Posted in Web 2.0
Some time ago I was asked by Oxford University Press to write an article for their Library Magazine about which document format is better: pdf or xml. I defended pdf and following is my text. Martin Fenner defended xml. You can download both contributions as pdf file (!) here.
Pdf is still strong
Another line of attack by science publishers is to lure the scientist away from the pdf file by convincing the scientific community that important additional scientific material – like video, interviews, photographs and large datasets – can be more conveniently packaged in a different format. Preferably a proprietary xhtml-like format that due to the inclusion of proprietary server-side scripts will be bound to the web site of the publisher. Many of the additions are not necessary or even unwanted. For sharing of large datasets scientific collaborations find their own way of sharing data and need no assistance of commercial publishers.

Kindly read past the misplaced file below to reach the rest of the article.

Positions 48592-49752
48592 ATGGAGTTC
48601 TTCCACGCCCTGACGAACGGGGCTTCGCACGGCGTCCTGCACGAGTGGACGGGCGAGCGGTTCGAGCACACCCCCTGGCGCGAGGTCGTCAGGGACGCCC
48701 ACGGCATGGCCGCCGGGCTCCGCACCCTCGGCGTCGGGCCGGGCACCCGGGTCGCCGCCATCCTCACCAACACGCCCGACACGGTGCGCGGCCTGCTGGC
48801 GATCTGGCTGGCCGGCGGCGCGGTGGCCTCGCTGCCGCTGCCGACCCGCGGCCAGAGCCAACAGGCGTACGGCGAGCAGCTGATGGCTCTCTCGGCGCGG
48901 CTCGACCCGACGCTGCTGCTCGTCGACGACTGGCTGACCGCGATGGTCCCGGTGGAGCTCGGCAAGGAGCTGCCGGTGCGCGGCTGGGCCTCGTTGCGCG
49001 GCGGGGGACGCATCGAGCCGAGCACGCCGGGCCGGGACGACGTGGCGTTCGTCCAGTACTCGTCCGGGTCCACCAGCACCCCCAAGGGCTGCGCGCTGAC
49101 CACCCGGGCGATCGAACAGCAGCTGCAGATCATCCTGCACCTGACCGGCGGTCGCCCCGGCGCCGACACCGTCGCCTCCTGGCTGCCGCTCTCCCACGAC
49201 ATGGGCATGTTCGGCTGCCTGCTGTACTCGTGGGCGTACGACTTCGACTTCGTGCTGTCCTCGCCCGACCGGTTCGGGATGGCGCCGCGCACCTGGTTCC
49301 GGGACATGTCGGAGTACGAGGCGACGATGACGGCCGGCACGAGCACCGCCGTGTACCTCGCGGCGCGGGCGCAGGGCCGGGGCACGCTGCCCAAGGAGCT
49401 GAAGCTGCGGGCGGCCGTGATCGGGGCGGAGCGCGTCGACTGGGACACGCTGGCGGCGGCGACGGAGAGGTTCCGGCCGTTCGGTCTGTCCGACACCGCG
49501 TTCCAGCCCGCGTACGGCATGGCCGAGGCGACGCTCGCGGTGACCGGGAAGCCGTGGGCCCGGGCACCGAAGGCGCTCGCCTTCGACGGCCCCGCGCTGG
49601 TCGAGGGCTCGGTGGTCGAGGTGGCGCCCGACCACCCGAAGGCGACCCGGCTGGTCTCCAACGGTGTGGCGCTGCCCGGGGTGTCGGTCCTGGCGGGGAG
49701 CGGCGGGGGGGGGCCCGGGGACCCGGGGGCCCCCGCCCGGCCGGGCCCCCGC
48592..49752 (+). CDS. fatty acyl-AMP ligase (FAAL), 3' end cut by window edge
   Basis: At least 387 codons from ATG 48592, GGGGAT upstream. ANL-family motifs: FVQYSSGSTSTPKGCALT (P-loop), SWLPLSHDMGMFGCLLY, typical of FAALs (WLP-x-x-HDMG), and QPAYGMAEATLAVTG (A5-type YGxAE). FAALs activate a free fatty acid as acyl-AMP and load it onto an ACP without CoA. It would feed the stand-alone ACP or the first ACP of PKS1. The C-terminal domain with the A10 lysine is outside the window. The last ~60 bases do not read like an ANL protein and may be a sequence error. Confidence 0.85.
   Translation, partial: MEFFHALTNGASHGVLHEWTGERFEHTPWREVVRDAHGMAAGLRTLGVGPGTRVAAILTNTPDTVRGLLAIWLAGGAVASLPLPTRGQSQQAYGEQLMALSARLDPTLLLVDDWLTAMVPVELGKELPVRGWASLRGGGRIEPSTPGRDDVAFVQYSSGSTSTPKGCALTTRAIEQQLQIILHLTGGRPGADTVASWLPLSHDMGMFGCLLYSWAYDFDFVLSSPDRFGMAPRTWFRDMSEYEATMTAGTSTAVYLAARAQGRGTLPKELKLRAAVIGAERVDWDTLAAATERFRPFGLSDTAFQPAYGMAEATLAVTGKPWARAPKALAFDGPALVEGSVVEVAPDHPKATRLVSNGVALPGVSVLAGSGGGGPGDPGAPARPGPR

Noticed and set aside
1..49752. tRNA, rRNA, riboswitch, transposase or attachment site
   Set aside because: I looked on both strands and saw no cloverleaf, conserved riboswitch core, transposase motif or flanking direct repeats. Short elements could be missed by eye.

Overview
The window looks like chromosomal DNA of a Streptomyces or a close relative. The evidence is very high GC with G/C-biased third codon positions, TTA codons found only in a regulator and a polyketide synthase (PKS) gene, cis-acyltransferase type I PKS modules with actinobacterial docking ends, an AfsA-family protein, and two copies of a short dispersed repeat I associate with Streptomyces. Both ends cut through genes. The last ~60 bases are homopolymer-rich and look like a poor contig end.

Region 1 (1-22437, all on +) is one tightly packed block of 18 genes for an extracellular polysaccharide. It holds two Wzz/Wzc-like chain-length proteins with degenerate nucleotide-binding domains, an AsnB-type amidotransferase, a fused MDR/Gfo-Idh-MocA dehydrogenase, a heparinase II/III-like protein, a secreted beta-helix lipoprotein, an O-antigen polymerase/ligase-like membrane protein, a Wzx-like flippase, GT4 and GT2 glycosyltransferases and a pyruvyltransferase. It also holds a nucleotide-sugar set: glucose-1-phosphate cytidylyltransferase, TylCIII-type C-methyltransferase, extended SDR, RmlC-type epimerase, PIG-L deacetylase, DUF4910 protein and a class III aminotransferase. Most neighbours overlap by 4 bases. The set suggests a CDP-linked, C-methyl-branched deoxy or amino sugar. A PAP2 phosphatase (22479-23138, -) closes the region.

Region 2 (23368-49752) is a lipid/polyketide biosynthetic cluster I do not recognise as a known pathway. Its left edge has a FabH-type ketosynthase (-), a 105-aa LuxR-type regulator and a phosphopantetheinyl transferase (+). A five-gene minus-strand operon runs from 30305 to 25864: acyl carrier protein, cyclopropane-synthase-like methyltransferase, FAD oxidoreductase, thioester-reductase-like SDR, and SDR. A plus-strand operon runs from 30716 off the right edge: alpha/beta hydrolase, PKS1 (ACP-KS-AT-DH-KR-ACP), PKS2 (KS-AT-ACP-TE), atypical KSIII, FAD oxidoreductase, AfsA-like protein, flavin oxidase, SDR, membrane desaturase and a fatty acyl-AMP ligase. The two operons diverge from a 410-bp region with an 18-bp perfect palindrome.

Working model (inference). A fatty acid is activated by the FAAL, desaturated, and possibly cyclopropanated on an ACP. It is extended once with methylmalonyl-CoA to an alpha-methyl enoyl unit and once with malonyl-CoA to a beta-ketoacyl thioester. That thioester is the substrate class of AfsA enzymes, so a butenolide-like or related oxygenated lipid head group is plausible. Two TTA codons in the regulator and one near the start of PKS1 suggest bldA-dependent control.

Amusing is the fact when you look at the quality of the state of the art (x)html-versions of scientific manuscripts as shown on present-day publishers’ websites they are still of much lower quality than the 1993 pdf files.
Improved pdf files
The answer to the question in the title is of course: pdf.